Minnesota's Department of Labor and Industry (DLI), Labor Standards Division, handles wage and hour complaints. You can contact Labor Standards at (651) 284-5005 or 1-800-342-5354 and file a complaint. Labor Standards will review your complaint and determine what action needs to be taken.

You can find more information at the DLI website.

What are my time deadlines?

If you have a wage/hour complaint in Minnesota, do not delay in contacting Labor Standards or an attorney. There are strict time limits in which wage claims must be filed. Most wage claims must be filed within two years. 

How can I or my attorney pursue a claim in court in Minnesota?

Employees can bring an action in court to recover unpaid wages, and attorneys' fees and costs are recoverable, as well as liquidated damages in an additional equal amount of the unpaid wages.

State Labor Agency

St. Paul (Main Office)
443 Lafayette Road North
St. Paul, MN 55155
Phone: (651) 284-5005 or 1-800-342-5354
Workers' Compensation Phone: (651) 284-5032
Email: DLI.LaborStandards@state.mn.us

Minnesota OSHA and Workers' Compensation
525 Lake Avenue South, Suite 330
Duluth, Minnesota 55802-2368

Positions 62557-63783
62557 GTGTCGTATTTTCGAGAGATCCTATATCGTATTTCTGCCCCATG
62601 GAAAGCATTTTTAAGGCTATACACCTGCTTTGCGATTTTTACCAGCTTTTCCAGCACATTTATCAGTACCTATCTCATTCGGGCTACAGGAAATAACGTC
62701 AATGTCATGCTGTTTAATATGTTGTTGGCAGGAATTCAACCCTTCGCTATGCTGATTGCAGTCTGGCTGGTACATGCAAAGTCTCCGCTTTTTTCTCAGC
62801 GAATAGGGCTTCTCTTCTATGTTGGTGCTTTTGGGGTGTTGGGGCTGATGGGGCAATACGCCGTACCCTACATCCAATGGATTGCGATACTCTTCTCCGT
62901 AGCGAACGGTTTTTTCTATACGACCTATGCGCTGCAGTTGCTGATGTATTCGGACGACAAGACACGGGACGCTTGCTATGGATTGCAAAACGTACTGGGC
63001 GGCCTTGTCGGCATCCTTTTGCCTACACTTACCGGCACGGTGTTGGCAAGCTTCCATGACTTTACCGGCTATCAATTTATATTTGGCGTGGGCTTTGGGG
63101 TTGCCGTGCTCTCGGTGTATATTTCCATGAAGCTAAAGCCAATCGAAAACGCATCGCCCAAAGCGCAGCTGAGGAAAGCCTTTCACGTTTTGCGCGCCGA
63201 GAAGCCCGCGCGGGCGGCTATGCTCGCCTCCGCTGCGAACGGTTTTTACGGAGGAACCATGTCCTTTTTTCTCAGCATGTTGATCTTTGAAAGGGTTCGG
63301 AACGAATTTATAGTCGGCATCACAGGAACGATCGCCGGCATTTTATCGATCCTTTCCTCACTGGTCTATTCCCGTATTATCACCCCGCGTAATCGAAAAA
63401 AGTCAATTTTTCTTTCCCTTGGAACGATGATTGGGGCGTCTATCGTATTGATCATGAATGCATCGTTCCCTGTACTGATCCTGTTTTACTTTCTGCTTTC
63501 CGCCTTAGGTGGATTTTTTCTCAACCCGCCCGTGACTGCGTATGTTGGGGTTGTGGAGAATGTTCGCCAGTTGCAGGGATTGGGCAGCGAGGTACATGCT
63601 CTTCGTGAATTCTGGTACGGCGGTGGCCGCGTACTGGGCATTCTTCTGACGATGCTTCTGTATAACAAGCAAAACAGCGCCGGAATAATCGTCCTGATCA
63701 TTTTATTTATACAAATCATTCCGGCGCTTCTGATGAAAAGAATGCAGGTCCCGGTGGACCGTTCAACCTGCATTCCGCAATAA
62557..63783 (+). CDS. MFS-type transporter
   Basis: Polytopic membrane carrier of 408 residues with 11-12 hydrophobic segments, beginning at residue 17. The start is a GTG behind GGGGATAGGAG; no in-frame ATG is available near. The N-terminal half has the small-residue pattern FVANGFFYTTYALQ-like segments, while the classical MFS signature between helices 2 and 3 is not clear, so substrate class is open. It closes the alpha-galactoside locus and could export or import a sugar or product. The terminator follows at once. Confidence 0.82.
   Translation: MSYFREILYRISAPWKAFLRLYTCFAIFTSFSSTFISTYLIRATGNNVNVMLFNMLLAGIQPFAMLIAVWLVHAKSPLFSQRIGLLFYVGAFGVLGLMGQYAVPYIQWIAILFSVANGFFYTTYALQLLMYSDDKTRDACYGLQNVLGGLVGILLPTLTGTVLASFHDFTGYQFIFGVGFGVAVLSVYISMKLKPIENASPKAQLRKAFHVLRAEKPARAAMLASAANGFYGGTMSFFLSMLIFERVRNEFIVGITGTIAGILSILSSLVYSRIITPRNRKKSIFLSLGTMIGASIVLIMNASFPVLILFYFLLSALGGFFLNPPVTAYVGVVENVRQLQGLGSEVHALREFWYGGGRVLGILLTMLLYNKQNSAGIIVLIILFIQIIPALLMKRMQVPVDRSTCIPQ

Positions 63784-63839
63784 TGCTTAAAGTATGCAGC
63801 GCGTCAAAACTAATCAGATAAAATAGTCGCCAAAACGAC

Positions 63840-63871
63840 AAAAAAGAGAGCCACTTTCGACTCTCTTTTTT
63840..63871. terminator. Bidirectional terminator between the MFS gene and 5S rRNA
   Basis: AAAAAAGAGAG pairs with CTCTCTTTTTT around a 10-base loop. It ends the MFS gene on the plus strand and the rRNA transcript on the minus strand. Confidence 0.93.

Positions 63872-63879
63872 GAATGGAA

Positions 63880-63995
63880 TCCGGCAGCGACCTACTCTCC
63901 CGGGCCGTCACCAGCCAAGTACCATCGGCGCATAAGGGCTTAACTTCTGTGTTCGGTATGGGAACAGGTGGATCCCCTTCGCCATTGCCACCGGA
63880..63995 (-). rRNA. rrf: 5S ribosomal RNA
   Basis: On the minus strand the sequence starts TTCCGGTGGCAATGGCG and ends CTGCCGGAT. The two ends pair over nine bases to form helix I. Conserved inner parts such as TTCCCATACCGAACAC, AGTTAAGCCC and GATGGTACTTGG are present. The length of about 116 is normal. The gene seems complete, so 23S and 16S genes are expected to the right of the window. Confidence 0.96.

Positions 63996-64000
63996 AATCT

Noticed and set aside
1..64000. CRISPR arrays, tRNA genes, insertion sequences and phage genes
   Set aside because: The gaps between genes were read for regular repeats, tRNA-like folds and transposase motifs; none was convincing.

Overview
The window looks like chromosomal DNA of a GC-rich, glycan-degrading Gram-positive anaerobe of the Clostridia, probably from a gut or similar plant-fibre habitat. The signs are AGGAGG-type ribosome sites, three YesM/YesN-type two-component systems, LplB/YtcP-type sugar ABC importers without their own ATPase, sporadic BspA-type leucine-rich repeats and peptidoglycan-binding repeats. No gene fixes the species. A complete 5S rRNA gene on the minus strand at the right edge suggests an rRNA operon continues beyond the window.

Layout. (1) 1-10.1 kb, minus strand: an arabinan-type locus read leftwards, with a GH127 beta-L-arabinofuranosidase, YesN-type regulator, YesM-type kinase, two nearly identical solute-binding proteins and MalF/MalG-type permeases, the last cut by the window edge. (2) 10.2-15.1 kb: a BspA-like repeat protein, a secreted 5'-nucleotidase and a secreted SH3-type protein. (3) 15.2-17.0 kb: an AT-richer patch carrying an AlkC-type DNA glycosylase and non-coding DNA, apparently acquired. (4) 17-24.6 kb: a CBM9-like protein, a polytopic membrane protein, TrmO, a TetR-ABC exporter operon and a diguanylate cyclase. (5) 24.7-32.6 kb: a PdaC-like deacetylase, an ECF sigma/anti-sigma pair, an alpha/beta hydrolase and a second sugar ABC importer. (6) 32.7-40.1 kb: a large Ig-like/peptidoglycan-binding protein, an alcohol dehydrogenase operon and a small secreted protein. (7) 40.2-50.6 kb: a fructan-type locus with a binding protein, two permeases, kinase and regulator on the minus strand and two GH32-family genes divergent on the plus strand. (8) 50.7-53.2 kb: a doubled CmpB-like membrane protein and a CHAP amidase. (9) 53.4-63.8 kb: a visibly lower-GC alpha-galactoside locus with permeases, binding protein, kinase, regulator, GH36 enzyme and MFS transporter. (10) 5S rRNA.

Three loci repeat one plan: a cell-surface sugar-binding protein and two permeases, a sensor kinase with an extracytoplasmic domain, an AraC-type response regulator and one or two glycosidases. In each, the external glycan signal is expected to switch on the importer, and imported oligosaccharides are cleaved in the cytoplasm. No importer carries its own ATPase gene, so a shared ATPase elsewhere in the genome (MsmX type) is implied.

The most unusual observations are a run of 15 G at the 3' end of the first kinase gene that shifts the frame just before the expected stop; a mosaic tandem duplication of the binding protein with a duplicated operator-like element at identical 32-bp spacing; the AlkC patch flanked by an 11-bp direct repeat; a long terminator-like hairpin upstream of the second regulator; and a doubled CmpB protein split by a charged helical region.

OSHA Phone: (218) 733-7830
OSHA Fax: (218) 725-7722
Workers' Compensation Phone: (218) 733-7810
Workers' Compensation Fax: (218) 723-2362

Terry A. Venneberg Weekly Weekly

Topic of the Week

Workplace Bullying


Blog of the Week

Overcoming Inequality in Unemployment Benefit Access and Utilization

Black workers are not only more likely to be unemployed during the pandemic but much less likely to receive UI. Law, policy, and practice may be the problems, but the solution begins with mobilization.

Thought for the Week

"It really is very damaging. It creates a place where you're just always afraid and you can't be yourself. People are angry and confused and they're concerned about their job all day every day—is today the day I'm going to be fired? That's just no way to live"

–Catherine Mattice Zundel | CEO of Civility Partners

List of the Week

from Workplace Bullying Institute

  • 19% of adults said they’d personally been bullied at work, while another 19% said they’d seen it happen to someone else.
  • Being bullied at work can harm both your mental and your physical health—with potential effects including major stress, anxiety, depression, trauma, high blood pressure, gastrointestinal issues, and more.
  • Workplace bullying goes far beyond a minor disruption or small annoyance. Rather, it creates a psychological power imbalance between the person doing the bullying and their target or targets to a point where that person at the receiving end develops [a] feeling of helplessness.

Top Five News Headlines

  1. The New Normal: When work-from-home means the boss is watching
  2. What Counts as Race Discrimination? A Suit Against JPMorgan Is a Test
  3. Most Americans believe LGBTQ people are legally protected from discrimination. They're not.
  4. Reddit announces permanent work from home, eliminates cost-of-living pay compensation
  5. Stuck-At-Home Moms: The Pandemic's Devastating Toll On Women